Leslie Hayden Guthrie

Leslie Hayden Guthrie, 97, of Sarasota (Manatee County), Florida, died
November 19, 2011. He was born in Cortez, Florida and was a lifelong
area resident. He was a commercial fisherman and he served in the
U.S. Navy during World War II. He is survived by his daughter, Diane
L. McAnally of Sarasota and two grandsons, Geffrey and Jason Leach.

Les is predeceased by his parents,William Raymond and Frances (Johnson)
Guthrie of Cortez, two younger brothers , and his Grandparents, Capt James
Edward and Charlotte (Foreman) Guthrie , one of first five families to settle in
Cortez .

The first Guthrie families trace their ancestry to Forfarshire , Scotland,
where the imposing Guthrie Castle stands today. The first four brothers
arrived in the Unites States in the late 1700′ s

Visitation is 6 to 8 PM, Friday, December 2, 2011, at Brown & Sons
Funeral Homes & Crematory 26th Street Chapel, 5624 26th Street West,
Bradenton, Florida 34207. Graveside services will be 11:00 AM,
Saturday, December 3, 2011, at Palma Sola Cemetery in Bradenton.
Memorial contributions may be made to TideWell Hospice, Inc., 5955
Rand Blvd., Sarasota, FL 34238. Online condolences may be made at

Published in: on November 23, 2011 at 8:47 pm  Leave a Comment  

‘Free Ride’ films in village


The “action” in Cortez Nov. 14 wasn’t just on the fish docks where stone crab claws and other catches were unloaded. Filming for “Free Ride” took place in Cortez that day.
Filming also has taken place in Sarasota.

“Free Ride” stars Anna Paquin of “True Blood” fame, along with Brit Morgan, Cam Gigandet and Drea de Matteo.

SCAMP, the production company founded by Paquin and Stephen Moyer, is behind the picture, which is set in 1970s Florida and is about the mother of two girls who flees an abusive relationship and gets involved in marijuana trafficking.

A casting call for the extras in the area requested “all types, all sizes, all ages, all ethnicities. Really unique faces a bonus! This is set in 1978 — men with longer hair and facial hair a plus! Tough biker types, clean-cut types, kids, teens, families, and seniors. This will be a very fun project with well known industry professionals!”

Cortez isn’t known for Hollywood-like glamour, which is why multiple movies have filmed in the location — including “Out of Time” starring Denzel Washington and Eva Mendes and, the best of the offerings, the 1998 version of “Great Expectations” starring Robert DeNiro, Anne Bancroft, Gwyneth Paltrow, Ethan Hawke and Chris Cooper.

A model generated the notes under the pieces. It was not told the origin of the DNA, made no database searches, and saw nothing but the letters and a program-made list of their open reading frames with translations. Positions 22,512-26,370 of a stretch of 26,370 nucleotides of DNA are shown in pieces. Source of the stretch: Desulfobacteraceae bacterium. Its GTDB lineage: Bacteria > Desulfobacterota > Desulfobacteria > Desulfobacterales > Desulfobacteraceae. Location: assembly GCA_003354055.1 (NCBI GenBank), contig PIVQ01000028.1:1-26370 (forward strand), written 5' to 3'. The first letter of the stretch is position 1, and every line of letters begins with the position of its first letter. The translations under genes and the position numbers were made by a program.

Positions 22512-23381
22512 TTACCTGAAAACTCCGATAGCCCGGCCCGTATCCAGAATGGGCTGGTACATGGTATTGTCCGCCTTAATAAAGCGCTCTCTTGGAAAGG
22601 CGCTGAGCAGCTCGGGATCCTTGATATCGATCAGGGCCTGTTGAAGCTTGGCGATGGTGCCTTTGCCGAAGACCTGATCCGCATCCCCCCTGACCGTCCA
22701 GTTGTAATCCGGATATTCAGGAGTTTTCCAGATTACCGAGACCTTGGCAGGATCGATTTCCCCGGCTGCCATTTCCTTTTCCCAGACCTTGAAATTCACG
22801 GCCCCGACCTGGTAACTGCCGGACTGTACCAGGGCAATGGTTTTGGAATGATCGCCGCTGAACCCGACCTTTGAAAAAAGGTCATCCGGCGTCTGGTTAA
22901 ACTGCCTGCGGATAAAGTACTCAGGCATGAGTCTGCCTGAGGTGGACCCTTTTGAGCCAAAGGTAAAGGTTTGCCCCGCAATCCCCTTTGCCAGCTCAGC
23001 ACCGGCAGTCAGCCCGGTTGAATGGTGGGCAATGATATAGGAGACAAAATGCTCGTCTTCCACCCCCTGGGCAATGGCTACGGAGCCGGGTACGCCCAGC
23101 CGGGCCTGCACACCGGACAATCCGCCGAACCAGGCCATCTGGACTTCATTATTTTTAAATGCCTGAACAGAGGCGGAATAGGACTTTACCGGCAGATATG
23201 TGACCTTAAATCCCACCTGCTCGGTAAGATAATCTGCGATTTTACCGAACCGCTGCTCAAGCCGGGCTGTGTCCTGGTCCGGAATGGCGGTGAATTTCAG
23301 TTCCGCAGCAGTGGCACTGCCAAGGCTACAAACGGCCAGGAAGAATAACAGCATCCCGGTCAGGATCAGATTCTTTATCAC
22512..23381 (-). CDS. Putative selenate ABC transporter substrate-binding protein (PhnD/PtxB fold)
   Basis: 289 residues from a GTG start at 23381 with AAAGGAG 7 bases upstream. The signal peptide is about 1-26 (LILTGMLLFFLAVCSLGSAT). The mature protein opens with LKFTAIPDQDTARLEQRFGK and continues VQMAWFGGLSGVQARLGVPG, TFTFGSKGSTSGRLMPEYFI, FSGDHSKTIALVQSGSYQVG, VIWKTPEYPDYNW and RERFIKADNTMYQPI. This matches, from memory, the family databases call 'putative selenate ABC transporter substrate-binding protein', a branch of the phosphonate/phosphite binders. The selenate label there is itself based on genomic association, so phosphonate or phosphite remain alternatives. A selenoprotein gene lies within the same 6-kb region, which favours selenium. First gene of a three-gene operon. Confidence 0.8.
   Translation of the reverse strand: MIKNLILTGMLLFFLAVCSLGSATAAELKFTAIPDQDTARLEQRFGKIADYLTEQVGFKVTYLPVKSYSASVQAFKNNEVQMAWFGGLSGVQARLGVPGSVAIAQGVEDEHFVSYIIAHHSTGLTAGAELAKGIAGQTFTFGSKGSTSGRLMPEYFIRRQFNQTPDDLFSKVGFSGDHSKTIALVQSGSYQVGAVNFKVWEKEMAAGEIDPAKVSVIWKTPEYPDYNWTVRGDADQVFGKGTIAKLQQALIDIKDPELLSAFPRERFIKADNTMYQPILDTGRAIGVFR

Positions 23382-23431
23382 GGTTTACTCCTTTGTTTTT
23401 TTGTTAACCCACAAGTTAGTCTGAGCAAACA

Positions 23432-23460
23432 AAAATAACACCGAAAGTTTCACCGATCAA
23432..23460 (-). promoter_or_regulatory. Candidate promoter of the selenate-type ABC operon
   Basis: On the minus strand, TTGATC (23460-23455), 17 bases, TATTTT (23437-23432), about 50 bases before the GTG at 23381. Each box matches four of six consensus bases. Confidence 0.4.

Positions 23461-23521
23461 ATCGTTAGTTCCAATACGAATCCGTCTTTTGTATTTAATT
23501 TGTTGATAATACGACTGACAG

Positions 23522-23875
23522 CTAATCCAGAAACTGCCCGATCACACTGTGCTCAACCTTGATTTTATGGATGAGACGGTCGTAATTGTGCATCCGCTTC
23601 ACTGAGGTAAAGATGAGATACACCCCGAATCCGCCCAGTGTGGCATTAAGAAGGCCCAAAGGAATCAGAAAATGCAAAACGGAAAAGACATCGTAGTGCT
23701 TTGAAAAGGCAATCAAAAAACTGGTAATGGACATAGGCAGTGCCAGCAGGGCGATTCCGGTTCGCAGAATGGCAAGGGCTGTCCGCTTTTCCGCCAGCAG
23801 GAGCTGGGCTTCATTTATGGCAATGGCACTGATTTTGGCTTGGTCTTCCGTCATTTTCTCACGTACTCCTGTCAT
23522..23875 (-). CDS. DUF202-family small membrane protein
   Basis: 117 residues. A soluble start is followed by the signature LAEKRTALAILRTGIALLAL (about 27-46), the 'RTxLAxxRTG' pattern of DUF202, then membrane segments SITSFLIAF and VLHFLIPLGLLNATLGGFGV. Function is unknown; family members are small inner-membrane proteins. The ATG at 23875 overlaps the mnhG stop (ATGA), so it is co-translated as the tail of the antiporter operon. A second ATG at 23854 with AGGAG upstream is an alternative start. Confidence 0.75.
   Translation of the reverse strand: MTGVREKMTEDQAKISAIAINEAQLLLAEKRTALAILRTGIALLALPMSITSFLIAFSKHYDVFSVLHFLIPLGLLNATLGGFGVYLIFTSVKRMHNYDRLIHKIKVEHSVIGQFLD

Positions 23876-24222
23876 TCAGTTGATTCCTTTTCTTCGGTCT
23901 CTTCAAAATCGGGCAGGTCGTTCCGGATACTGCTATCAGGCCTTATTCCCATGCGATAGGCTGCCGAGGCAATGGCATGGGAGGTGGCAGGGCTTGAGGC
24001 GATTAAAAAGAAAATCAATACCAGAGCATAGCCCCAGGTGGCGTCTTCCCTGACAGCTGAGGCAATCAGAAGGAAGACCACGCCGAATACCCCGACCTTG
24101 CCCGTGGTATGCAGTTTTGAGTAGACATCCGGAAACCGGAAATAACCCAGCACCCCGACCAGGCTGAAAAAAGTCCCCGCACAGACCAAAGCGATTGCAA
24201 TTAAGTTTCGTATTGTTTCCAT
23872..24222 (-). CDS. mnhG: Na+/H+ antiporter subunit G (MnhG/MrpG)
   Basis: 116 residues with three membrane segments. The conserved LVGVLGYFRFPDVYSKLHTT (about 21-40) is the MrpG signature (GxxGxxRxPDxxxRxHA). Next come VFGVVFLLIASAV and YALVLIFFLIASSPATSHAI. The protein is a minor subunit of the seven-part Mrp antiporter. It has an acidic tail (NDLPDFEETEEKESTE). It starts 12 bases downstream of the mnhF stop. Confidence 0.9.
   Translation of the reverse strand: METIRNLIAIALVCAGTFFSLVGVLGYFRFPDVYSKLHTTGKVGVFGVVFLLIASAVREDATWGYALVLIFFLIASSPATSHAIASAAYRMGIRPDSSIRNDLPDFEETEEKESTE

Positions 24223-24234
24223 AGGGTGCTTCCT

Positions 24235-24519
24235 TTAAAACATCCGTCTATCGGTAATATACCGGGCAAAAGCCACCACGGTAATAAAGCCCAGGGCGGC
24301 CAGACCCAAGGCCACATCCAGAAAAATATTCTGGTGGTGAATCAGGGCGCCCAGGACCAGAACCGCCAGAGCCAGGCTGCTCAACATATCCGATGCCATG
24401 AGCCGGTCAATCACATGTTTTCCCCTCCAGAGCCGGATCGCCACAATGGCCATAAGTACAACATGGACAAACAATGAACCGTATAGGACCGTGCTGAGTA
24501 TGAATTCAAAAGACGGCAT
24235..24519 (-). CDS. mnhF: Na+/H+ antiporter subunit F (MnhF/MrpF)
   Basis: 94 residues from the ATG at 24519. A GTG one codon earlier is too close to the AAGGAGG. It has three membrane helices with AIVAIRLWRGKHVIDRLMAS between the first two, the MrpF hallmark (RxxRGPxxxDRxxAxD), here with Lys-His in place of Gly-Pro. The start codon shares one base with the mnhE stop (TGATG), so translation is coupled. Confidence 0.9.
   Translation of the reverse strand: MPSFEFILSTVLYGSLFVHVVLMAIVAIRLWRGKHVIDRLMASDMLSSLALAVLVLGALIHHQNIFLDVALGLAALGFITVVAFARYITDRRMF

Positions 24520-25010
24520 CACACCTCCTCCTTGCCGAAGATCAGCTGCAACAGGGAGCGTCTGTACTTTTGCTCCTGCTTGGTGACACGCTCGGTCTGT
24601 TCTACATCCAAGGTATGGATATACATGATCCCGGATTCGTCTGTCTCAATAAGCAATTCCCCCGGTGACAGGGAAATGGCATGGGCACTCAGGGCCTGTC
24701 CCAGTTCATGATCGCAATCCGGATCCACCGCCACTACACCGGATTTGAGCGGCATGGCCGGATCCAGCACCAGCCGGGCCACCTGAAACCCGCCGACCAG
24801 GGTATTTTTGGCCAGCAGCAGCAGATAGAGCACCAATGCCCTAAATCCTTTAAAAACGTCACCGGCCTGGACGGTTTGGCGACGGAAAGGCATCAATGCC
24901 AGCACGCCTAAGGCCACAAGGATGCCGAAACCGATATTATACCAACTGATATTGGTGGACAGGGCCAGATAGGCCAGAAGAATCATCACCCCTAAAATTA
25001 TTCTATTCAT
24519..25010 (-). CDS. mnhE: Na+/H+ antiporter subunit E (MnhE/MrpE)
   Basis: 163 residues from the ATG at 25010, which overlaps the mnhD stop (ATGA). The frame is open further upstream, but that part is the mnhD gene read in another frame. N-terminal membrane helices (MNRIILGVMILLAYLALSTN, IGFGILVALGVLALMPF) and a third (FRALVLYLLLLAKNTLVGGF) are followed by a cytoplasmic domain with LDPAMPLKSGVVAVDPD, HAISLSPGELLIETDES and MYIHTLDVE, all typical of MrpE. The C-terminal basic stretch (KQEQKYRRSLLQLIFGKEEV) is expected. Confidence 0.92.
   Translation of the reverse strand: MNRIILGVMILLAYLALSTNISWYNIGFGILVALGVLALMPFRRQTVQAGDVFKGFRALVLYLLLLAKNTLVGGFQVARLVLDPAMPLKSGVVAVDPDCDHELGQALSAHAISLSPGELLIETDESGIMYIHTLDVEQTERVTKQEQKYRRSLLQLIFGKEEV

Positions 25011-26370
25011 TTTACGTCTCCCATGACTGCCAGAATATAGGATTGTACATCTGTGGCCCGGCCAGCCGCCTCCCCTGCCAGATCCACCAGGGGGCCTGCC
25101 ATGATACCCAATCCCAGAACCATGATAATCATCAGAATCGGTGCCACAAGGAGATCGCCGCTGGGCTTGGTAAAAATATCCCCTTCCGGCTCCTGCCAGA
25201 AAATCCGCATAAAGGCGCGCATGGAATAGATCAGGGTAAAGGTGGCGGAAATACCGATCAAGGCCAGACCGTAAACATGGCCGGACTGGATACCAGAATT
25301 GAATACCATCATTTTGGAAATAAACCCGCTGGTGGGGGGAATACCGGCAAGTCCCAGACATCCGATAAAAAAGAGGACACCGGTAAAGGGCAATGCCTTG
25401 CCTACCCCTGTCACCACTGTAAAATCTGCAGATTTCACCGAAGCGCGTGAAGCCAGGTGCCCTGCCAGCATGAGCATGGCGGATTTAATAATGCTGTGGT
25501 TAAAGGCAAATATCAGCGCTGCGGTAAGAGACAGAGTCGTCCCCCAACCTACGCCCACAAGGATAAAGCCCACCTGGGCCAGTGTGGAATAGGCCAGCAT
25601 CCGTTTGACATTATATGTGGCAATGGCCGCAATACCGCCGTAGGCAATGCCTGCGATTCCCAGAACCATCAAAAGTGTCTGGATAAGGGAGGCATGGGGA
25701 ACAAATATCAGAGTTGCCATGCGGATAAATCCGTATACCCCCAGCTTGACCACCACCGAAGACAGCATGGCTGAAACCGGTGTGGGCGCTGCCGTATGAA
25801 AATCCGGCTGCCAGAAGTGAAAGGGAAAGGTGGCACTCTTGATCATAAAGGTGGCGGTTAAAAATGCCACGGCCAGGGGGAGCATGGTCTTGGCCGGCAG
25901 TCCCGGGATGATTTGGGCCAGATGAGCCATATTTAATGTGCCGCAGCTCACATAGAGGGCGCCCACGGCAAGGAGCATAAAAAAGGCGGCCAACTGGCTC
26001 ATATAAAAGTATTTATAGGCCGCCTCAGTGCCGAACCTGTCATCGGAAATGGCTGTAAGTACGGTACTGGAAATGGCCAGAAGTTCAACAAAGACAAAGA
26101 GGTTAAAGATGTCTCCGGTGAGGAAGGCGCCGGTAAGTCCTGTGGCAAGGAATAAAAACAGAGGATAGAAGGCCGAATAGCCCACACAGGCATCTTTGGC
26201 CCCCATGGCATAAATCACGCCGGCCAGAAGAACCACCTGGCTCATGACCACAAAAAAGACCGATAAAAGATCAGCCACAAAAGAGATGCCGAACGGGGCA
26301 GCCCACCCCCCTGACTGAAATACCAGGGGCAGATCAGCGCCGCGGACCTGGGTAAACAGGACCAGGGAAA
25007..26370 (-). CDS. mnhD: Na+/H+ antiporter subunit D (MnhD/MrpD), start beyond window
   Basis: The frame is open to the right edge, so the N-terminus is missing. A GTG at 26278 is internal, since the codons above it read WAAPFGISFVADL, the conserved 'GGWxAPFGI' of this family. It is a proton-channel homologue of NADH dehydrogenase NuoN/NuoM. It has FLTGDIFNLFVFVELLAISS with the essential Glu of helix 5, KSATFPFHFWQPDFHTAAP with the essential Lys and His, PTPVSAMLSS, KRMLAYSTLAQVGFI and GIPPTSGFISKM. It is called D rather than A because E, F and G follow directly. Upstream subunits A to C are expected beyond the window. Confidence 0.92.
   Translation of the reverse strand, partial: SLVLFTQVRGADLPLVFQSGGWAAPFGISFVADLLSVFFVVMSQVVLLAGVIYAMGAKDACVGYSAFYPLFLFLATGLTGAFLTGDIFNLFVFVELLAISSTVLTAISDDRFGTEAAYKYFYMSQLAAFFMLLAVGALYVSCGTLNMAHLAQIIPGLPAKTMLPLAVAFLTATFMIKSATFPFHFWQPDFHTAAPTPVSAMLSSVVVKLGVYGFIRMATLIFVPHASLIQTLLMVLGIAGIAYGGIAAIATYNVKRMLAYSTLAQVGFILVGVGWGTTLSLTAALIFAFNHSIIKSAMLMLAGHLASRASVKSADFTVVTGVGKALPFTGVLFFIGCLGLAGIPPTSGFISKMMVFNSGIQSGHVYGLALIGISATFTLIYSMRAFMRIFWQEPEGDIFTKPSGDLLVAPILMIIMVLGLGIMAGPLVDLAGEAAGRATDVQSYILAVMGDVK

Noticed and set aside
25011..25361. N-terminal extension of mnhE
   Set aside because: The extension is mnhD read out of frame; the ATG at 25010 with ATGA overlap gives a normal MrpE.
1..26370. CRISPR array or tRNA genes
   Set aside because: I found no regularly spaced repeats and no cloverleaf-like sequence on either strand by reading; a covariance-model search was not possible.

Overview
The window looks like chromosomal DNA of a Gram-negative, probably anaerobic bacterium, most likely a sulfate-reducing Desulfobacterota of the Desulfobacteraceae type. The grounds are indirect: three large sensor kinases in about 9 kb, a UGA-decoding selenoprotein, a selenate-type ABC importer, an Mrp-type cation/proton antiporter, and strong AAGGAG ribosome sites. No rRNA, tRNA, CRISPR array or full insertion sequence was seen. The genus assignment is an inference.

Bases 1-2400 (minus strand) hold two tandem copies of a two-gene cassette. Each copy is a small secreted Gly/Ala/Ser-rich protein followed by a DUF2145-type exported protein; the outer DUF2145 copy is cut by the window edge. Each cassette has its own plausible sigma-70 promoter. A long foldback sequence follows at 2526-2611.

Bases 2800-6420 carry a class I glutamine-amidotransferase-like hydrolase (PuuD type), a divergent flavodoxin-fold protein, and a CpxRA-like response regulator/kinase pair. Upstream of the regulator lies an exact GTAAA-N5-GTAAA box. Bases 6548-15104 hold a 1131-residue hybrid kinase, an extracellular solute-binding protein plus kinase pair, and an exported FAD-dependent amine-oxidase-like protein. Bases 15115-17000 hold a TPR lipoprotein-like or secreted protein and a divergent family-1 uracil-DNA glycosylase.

Filming for “Free Ride,” a film starring and produced by Anna Paquin, took place in Cortez Nov. 14. Islander Photo: Karen Riley-Love

Published in: on November 22, 2011 at 10:00 am  Leave a Comment  

Cortez folk arts festival is Saturday


By Cindy Lane | sun staff writer

CORTEZ – Mullet, music and more is on the menu at the Fifth Annual Cortez Folk Arts Festival on Saturday, Nov. 19 from 10 a.m. to 4 p.m. at the Florida Maritime Museum at Cortez.

The Cortez Village Historical Society will provide mullet dinners with sweet tea and all the fixin’s, and Jose’s Real Cuban Food will offer Cuban dishes, with Tyler’s Ice Cream sponsoring an ice cream eating contest for children and adults.

Musical entertainment includes the Myakka Blue Grass Band, Brain Smalley, the Burke Brothers of Have Gun Will Travel, Soupy Davis and Friends and the Main Hatch Motleys sea shanty singers.

More than 20 arts and crafts vendors will exhibit their wares. New this year, the Cortez Post Office will have a booth selling Disney Forever stamps, with characters from "Ratatouille," "Cars," "Toy Story" and other Disney favorites, along with holiday stamps in books of 20 for $8.80 each.

Disney artist Al Konetzni will sign autographs and has donated art work to be raffled to benefit the museum. Frames were donated by Picture This, 8615 Cortez Road W.

Visitors can take guided tours of the museum, which features new displays, the FISH Preserve and the new boat shop where traditional Florida wooden boats are built.

Cortez photographer Richard Estabrook also will be on hand to take free family and group photographs in the museum’s Secret Garden.

The museum is located at 4415 119th St. W. in Cortez. Parking is available in Cortez village and just east of the village off Cortez Road in the FISH Preserve.